GENEVA (Reuters) - U.N. human rights investigators called on the United States on Friday to disclose the full facts surrounding the killing of Osama bin Laden, in particular whether there had been any plan to capture him.
Christof Heyns, U.N. special rapporteur on extrajudicial, summary or arbitrary executions, and Martin Scheinin, special rapporteur on protecting human rights while countering terrorism, said that in certain exceptional cases, deadly force may be used in “operations against terrorists.”
“However, the norm should be that terrorists be dealt with as criminals, through legal processes of arrest, trial and judicially-decided punishment,” the independent experts said in a joint statement.
“In respect of the recent use of deadly force against Osama bin Laden, the United States of America should disclose the supporting facts to allow an assessment in terms of international human rights law standards,” they said.
“It will be particularly important to know if the planning of the mission allowed an effort to capture bin Laden.”
It was important to get this information “into the open,” according to the investigators who report to the U.N. Human Rights Council whose 47 members include the United States.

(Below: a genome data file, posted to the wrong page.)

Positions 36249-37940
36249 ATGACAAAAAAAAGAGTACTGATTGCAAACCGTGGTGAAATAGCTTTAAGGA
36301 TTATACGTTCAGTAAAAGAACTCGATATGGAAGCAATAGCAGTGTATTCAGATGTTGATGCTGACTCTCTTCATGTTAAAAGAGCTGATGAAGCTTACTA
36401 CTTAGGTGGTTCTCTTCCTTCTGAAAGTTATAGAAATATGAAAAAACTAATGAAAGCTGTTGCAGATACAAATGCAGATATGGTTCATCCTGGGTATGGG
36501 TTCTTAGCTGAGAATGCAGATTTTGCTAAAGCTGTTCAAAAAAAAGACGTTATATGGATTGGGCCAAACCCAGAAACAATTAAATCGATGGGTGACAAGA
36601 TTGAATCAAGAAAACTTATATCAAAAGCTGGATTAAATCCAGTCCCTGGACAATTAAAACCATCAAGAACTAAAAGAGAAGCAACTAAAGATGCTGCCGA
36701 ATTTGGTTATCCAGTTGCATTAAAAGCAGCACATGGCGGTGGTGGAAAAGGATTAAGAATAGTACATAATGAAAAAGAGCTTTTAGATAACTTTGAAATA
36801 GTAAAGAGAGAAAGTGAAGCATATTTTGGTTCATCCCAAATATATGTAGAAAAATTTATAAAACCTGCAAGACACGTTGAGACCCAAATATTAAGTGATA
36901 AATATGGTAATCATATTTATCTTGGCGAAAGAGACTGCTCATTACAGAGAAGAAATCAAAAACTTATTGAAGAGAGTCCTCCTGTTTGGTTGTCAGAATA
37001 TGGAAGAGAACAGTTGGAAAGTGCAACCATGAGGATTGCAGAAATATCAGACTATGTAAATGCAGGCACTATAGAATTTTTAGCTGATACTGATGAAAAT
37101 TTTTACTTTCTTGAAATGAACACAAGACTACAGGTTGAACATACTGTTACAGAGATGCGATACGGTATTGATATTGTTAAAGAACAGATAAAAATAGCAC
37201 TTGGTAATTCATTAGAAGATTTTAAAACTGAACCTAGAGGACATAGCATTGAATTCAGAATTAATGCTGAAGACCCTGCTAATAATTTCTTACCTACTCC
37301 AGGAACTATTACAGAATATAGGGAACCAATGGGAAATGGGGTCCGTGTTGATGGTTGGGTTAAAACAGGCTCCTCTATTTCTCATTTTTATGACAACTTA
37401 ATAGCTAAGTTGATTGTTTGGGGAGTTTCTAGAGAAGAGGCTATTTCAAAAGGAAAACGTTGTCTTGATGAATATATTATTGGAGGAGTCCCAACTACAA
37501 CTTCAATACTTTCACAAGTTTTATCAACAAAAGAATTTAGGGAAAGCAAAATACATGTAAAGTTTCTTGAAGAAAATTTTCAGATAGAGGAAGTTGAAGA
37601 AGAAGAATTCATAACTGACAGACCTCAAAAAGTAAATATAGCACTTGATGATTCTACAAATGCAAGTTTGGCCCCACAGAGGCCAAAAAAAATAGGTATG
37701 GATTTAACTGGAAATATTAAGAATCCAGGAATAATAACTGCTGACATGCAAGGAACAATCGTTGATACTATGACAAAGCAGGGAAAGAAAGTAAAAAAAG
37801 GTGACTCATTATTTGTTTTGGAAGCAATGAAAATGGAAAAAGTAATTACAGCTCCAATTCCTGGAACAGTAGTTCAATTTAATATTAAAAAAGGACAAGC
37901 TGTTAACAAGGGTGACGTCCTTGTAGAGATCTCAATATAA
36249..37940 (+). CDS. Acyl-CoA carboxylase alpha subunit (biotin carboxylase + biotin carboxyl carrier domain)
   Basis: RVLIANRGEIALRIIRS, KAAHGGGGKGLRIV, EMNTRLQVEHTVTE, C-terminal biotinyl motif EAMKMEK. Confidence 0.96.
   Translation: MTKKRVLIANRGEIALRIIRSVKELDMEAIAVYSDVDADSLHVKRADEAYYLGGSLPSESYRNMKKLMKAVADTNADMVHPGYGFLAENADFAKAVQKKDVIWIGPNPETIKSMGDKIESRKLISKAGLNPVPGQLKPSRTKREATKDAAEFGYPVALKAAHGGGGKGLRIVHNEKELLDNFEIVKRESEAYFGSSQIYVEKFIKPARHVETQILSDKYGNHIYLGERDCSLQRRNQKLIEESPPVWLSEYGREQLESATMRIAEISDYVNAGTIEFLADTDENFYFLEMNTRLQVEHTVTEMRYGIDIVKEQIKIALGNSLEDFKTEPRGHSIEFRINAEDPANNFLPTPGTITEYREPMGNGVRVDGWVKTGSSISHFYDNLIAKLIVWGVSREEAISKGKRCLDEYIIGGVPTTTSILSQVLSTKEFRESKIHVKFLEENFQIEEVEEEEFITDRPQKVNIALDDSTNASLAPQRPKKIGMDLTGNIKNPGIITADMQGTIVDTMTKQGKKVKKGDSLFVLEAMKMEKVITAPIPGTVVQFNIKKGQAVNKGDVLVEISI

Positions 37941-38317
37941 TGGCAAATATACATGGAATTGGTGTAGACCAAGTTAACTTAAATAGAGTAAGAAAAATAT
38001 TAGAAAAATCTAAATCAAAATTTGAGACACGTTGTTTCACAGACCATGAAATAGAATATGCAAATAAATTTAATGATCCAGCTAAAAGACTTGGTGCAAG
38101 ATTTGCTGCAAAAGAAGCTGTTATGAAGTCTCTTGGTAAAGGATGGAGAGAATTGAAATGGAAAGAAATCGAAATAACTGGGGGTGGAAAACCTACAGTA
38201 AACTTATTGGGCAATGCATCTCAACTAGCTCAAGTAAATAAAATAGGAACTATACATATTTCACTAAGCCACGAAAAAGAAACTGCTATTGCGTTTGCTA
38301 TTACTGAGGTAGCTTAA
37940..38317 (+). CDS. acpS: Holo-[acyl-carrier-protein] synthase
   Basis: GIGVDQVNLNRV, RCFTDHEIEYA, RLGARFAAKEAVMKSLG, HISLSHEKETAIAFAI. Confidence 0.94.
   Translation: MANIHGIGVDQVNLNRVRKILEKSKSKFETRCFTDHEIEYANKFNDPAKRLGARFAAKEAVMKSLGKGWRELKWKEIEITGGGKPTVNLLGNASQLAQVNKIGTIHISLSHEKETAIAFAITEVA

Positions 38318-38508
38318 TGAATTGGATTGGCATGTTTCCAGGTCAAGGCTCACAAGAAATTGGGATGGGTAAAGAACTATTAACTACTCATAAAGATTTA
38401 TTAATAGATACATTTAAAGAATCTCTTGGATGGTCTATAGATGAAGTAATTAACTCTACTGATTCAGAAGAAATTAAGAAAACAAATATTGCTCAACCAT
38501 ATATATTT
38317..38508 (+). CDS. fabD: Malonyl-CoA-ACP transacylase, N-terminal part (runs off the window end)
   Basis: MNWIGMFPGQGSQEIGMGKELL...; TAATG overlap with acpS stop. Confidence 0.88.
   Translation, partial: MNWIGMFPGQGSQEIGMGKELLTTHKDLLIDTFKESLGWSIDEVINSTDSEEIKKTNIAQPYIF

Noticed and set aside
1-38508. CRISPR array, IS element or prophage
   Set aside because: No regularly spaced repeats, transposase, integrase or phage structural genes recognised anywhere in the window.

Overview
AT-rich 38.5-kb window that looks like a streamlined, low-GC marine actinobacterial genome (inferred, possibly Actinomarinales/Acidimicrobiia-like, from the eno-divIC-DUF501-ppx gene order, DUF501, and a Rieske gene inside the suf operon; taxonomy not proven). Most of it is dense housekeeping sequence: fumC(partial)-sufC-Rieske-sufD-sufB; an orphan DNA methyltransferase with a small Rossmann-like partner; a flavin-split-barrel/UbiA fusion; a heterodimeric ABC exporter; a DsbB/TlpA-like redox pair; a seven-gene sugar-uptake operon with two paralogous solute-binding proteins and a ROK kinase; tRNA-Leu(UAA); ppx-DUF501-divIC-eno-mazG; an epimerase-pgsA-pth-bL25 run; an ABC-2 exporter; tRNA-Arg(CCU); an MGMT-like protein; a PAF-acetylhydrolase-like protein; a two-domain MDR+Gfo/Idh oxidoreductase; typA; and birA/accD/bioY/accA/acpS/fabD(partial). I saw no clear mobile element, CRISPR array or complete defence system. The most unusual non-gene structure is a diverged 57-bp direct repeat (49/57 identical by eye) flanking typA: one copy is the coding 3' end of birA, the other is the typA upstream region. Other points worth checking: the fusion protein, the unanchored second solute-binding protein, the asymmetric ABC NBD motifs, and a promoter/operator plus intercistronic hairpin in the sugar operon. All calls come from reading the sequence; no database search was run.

A U.S. acknowledgment that bin Laden was unarmed when shot in the head in its operation at his hideout in Pakistan on Monday — as well as the sea burial of his body, a rare practice in Islam — have drawn some criticism in the Arab world and Europe, where some have warned of a backlash.
Navi Pillay, the top U.N. human rights official, also called on Tuesday for light to be shed on the killing, stressing that all counter-terrorism operations must respect international law.
“We’ve raised a question mark about what happened precisely, more details are needed at this point,” her spokesman Rupert Colville told a briefing in Geneva on Friday.
He was not aware that Pillay’s office had had any contact with U.S. authorities on the issue this week.
Editing by Janet Lawrence